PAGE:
16: Bloodstream (from ‘×’, 2014)

Co-written with Snow Patrol members Johnny McDaid and Gary Lightbody, Bloodstream was a trippy, MDMA-inspired vortex of a song that swept into the UK No.2 spot after being remixed by DJ outfit Rudimental. Built around Sheeran’s looping acoustic riff and with a chorus throbbing to the hum of his voice, it’s a woozy listen made all the more disorientating thanks to its high-energy drum’n’bass loops.

Based on an experience Sheeran had in Ibiza after he took MDMA, Bloodstream tackles the topic of drug-induced inertia, but it in no way glorifies it. The singer later claimed he preferred alcohol and he wouldn’t be in a hurry to try the drug again. “I fell in love with a beanbag,” Ed said. “I felt anxiety. I felt love. I felt warm. I felt a bit weird.” Weird or not, Bloodstream reveals how the best Ed Sheeran songs are, at their core, robust enough to support anything producers or DJs throw at them.

15: Afterglow (single A-side, 2020)

Dropping Afterglow as a surprise gift to fans in December 2020, Sheeran’s comeback song following a brief hiatus recounted the time he spent in Antarctica with his wife, Cherry Seaborn (“We were love-drunk, waiting on a miracle/Tryna find ourselves in the winter snow”). The couple had reportedly travelled on a Ponant Le Lyrial cruise ship to take in the sights of the South Pole.

Approximately nine months after the trip, Ed and Cherry’s daughter, Lyra Antarctica Seaborn, was born. With this in mind, Afterglow is not just a warm, meditative portrayal of marital harmony, but also a prelude to Sheeran’s impending journey into fatherhood. A delicate acoustic number recalling some of the low-key moments of +, Afterglow climbed to No.2 in the UK.

14: Drunk (from ‘+’, 2011)

The responsibility of being a father brough a happy stability to Sheeran’s life, but Drunk – the fourth single from + – remains a diary-like epistle of how he turned to booze to cope with the breakup with his first girlfriend. “I didn’t intend to drink a lot, but I ended up drinking every day,” Ed once recalled.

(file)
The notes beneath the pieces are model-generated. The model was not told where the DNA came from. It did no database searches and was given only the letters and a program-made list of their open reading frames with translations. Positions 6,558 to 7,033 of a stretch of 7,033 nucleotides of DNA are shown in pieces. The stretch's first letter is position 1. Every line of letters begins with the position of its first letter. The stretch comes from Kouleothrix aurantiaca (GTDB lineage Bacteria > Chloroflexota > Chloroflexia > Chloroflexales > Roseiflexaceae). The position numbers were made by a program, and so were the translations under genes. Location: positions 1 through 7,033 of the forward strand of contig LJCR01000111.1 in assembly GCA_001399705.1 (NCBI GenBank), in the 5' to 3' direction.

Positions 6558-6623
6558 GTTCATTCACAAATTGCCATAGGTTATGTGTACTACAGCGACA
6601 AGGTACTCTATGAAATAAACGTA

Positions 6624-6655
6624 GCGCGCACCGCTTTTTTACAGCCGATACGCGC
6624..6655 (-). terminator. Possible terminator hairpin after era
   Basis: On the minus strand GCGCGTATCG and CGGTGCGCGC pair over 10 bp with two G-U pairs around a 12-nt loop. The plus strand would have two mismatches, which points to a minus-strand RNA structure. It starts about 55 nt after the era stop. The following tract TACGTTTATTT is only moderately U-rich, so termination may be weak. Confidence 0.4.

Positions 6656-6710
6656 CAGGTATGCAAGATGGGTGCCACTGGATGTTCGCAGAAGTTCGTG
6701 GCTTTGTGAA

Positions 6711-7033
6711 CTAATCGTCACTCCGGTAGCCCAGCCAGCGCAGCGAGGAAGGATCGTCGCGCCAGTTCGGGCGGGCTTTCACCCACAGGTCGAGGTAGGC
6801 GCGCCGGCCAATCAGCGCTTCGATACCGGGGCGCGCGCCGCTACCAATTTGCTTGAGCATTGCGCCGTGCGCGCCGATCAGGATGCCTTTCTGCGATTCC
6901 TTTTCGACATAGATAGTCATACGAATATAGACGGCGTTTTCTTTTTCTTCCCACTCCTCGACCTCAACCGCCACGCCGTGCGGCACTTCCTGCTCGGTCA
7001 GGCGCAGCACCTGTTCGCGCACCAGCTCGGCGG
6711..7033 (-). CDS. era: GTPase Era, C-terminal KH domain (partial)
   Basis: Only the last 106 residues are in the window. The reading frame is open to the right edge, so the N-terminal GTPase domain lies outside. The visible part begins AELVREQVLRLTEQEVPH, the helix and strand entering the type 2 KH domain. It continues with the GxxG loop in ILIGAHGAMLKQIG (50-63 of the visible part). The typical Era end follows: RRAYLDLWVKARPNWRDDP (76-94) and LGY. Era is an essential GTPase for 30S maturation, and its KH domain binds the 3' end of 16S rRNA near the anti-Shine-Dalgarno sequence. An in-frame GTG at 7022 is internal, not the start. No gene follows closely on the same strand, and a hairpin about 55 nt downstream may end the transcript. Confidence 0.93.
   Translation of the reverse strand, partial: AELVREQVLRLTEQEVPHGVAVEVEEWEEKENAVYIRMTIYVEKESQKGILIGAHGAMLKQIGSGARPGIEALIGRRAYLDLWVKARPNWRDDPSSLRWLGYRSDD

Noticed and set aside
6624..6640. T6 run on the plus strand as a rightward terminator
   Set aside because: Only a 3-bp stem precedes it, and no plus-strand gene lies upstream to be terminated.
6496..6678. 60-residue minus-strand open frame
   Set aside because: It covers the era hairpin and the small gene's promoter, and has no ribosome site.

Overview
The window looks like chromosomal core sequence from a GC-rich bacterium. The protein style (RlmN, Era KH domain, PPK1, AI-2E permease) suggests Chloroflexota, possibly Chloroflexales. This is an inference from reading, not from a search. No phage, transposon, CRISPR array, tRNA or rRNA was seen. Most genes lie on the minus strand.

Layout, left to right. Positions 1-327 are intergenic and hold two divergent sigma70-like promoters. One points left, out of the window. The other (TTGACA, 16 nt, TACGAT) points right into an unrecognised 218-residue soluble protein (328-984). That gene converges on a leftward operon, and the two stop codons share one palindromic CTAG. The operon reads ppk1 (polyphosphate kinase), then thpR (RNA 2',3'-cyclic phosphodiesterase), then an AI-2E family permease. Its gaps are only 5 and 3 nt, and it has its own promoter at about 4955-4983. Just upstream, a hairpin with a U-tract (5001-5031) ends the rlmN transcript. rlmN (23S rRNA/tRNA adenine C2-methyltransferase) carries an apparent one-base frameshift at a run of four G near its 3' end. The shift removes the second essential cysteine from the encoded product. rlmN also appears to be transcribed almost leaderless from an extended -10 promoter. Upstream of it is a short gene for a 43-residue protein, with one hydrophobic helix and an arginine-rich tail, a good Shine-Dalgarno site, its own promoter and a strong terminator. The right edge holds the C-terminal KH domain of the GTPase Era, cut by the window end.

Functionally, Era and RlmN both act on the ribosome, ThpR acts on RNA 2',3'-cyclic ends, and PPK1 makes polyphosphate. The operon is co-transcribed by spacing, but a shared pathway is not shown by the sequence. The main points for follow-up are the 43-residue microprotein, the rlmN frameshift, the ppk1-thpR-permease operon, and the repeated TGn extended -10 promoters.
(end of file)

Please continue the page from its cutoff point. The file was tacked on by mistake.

Reaching No.9 in the UK back in February 2012, the song is a sobering reflection of how alcohol induces nothing but regret in the broken-hearted (“What didn’t kill me, it never made me stronger at all”). Wearing his heart on his sleeve as always, Sheeran’s half-rapped vocal is accompanied by a rolling boom-bap beat co-written and produced by Jake Gosling.

13: Galway Girl (from ‘÷’, 2017)

A mix of a Gaelic jig with rapid hip-hop-inspired lyricism, this single from ÷ was backed with fiddle-playing from Irish outfit Beoga and saw Sheeran flirt with the sort of traditional folk sounds made famous by Sheeran’s songwriting hero, Van Morrison.

Pushing hard for the song to be released as a single, Sheeran stood by Galway Girl and felt it showcased a more roots-based approach to his brand of folk-pop. “Galway Girl’s proper Marmite, which is good,” Sheeran reflected. “I get called ‘beige’ a lot. But I can’t be beige if it’s splitting this much fucking opinion.” Needless to say, his musical instincts proved correct. The single hit No.2 in the UK, justifying its place among the best Ed Sheeran songs.

12: I See Fire (from the ‘The Hobbit: The Desolation Of Smaug’ soundtrack, 2013)

After receiving a surprise email from Lord Of The Rings director Peter Jackson, Ed Sheeran was asked to write a song for the second instalment in the filmmaker’s The Hobbit trilogy, 2013’s The Hobbit: The Desolation Of Smaug. As a fan of JRR Tolkien’s books, Sheeran came up with the a cappella intro while singing in the shower (“Oh, misty eye of the mountain below”) and subsequently crafted I See Fire, a mellow acoustic ballad played after the climactic scene where the dragon Smaug sets Laketown ablaze.

Totally at home in the world of Middle Earth, the affecting song went on to peak at No.13 in the UK. Sheeran based it on the Dwarf-King character depicted by actor Richard Armitage. “I wrote it from the perspective of Thorin [Oakenshield], as he was standing on the mountain watching what was going on,” Ed revealed in his photographic memoir, A Visual Journey.

11: Don’t (from ‘×’, 2014)

Sheeran’s vengeful, angry lyrics on Don’t were always going to be controversial, with many claiming they were aimed at a celebrity love interest. Gossip magazines had a field day speculating over the identity of the girl who was “only looking for a lover to burn” but, needless to say, Sheeran himself kept schtum on the matter.